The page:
KARACHI: A motorcycle rigged with explosives rammed into a bus carrying Shias near the Nursery bridge in Karachi Friday, killing 12 people and wounding 40 in the second such attack in Pakistan’s financial capital in two months.
“Twelve people have been martyred and 40 injured. There are children and women among the killed and wounded,” Doctor Seemi Jamal, the chief of Jinnah Hospital in Karachi, told AFP.
An hour after first attack, a second explosion was heard outside the emergency ward of Jinnah Hospital where the injured were being shifted.
The attacks, in a city largely isolated from bombings concentrated in northwest Pakistan but with a history of sectarian tensions and political violence, underscored the security challenges facing the country.
The bus attacked during the first explosion was carrying Shia Muslim mourners to participate in a religious procession to mark the end of the holy month of Muharram in Karachi, a city of 16 million people.
“The bus was carrying Shia mourners. It was full of people and a motorcycle rammed into the bus. The motorcycle was completely destroyed and the bus was heavily damaged,” police official Shahid Hasan told AFP.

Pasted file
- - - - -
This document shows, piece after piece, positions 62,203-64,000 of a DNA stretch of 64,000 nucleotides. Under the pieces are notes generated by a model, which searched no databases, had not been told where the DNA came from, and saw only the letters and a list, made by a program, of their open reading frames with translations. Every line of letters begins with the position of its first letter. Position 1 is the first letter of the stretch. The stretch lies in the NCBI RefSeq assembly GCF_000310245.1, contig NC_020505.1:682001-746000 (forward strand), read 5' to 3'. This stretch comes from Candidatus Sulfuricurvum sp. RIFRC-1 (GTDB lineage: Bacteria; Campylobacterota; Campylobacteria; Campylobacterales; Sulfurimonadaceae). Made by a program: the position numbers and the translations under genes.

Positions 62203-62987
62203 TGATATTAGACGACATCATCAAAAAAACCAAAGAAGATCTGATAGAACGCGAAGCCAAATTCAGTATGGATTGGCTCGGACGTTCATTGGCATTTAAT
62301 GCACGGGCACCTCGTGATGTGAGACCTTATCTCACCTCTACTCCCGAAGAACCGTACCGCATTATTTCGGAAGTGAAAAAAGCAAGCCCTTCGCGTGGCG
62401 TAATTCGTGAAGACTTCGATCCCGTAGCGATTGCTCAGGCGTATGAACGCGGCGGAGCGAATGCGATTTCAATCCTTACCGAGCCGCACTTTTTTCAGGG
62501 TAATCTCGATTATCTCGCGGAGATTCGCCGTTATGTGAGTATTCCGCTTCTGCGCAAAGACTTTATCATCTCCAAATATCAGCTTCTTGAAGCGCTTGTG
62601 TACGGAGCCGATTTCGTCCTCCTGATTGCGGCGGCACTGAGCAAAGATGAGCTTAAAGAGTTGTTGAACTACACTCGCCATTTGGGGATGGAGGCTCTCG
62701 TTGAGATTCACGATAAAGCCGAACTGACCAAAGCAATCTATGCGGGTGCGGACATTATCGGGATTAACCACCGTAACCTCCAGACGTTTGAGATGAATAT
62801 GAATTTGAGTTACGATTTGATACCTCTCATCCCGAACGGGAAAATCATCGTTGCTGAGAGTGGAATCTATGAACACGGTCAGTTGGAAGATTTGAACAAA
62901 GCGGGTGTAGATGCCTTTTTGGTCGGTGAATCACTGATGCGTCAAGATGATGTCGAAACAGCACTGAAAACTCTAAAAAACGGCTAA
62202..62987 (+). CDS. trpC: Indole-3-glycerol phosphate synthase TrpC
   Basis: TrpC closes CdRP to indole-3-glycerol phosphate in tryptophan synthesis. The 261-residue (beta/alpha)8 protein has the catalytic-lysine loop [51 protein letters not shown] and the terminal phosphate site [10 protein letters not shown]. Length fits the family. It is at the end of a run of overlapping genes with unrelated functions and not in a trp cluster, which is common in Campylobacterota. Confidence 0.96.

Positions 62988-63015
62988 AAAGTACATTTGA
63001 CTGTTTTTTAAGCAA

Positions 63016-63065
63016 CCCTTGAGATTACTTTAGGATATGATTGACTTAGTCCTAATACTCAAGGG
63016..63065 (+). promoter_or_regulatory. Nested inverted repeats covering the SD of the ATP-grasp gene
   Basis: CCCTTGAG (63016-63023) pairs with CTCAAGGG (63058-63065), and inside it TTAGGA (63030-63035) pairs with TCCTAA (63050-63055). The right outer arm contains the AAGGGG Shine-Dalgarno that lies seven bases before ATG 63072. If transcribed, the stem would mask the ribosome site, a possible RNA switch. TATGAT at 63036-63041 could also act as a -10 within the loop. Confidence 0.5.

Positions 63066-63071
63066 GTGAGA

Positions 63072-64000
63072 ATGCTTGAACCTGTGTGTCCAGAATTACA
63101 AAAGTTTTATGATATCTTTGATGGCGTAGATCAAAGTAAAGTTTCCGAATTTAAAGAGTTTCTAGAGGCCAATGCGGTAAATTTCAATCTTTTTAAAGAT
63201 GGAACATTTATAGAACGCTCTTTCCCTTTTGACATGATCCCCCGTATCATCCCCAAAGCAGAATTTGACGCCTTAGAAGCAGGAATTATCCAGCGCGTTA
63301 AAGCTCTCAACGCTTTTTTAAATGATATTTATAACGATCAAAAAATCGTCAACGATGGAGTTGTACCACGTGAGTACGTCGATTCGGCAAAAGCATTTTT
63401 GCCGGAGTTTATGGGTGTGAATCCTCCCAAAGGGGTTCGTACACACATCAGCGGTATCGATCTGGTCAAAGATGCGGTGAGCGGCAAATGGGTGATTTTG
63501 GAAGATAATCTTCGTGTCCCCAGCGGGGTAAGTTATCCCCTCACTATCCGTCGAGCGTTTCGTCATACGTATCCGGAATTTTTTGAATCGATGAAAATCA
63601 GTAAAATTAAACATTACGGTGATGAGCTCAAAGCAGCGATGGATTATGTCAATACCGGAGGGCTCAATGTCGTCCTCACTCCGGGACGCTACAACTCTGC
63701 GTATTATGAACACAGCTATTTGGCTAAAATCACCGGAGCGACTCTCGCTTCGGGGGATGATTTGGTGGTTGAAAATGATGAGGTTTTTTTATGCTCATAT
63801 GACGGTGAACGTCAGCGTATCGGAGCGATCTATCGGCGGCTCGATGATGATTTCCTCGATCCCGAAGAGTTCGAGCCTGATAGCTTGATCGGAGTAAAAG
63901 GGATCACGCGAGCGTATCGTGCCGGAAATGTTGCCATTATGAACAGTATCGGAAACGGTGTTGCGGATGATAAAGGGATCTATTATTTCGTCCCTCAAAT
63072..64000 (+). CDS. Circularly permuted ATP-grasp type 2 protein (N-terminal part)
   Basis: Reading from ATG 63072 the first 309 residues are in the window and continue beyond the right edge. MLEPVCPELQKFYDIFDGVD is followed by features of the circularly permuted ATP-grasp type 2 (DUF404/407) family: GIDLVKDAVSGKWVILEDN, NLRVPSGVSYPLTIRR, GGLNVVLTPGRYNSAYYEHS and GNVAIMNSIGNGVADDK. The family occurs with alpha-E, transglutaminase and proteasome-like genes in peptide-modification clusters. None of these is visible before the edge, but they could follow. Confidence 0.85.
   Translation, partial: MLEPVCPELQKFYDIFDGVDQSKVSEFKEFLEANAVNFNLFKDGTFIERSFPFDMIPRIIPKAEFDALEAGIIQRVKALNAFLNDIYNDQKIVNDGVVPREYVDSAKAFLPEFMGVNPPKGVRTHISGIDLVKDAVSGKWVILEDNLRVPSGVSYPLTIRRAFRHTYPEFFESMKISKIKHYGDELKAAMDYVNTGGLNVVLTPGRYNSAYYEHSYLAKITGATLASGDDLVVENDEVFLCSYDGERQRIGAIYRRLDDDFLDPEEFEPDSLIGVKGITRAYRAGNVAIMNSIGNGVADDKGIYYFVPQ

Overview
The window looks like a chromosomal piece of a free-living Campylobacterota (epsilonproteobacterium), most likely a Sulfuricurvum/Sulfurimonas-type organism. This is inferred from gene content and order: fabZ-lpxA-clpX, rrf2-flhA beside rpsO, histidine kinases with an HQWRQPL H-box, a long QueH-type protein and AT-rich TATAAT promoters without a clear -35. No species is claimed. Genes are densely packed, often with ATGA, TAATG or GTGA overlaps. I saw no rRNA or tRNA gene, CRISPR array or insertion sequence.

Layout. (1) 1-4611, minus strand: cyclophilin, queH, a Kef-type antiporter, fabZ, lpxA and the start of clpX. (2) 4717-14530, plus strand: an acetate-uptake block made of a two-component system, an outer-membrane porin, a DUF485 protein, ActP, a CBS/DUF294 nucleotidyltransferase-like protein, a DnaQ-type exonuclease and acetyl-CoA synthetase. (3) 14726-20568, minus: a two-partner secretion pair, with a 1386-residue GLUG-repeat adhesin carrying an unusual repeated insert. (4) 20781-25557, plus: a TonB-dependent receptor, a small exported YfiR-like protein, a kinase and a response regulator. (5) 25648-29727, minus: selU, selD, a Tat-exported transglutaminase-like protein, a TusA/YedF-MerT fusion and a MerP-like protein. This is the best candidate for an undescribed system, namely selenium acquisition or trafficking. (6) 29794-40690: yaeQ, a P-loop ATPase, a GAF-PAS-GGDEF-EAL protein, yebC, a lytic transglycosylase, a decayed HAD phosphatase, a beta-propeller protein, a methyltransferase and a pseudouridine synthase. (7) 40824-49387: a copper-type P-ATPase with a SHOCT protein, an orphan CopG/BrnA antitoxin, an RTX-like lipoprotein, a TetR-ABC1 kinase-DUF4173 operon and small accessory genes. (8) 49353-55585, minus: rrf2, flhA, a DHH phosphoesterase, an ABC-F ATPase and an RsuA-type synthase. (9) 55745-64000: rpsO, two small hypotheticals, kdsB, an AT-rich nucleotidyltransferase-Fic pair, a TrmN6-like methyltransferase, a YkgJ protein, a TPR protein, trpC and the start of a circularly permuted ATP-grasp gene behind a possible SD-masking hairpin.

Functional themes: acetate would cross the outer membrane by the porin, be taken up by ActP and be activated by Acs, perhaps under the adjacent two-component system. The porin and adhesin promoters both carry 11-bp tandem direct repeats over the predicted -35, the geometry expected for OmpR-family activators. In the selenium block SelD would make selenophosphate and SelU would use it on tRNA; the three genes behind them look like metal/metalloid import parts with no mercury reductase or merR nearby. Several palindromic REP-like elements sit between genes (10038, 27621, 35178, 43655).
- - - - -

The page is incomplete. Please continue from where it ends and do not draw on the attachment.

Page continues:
City police chief Waseem Ahmad told reporters that the motorcycle was rigged with an improvised-explosive device (IED). It remained unclear whether the motorcycle was being driven by anyone when it struck the bus.
The attack happened on the bridge of the main Faisal highway in the centre of Karachi, shattering windows in nearby buildings, said an AFP reporter.
Ambulances raced through the streets as volunteers helped to evacuate the wounded and armed security forces patrolled the area, television footage showed.
Following the blast, the main Chehlum procession was stopped at Empress Market by the bomb disposal unit due to security concerns.
On December 28, a massive bombing killed 43 people at a parade marking the holiest Shia day of Ashura earlier in the month of Muharram.
Pakistan’s feared Taliban network claimed responsibility for that attack, sparking riots that caused huge financial losses.
Pakistan has seen a recent decline in militant attacks, attributed both to the success of a US drone war and Pakistani offensives in the tribal belt shadowing the Afghan border where Taliban and Al-Qaeda networks are based.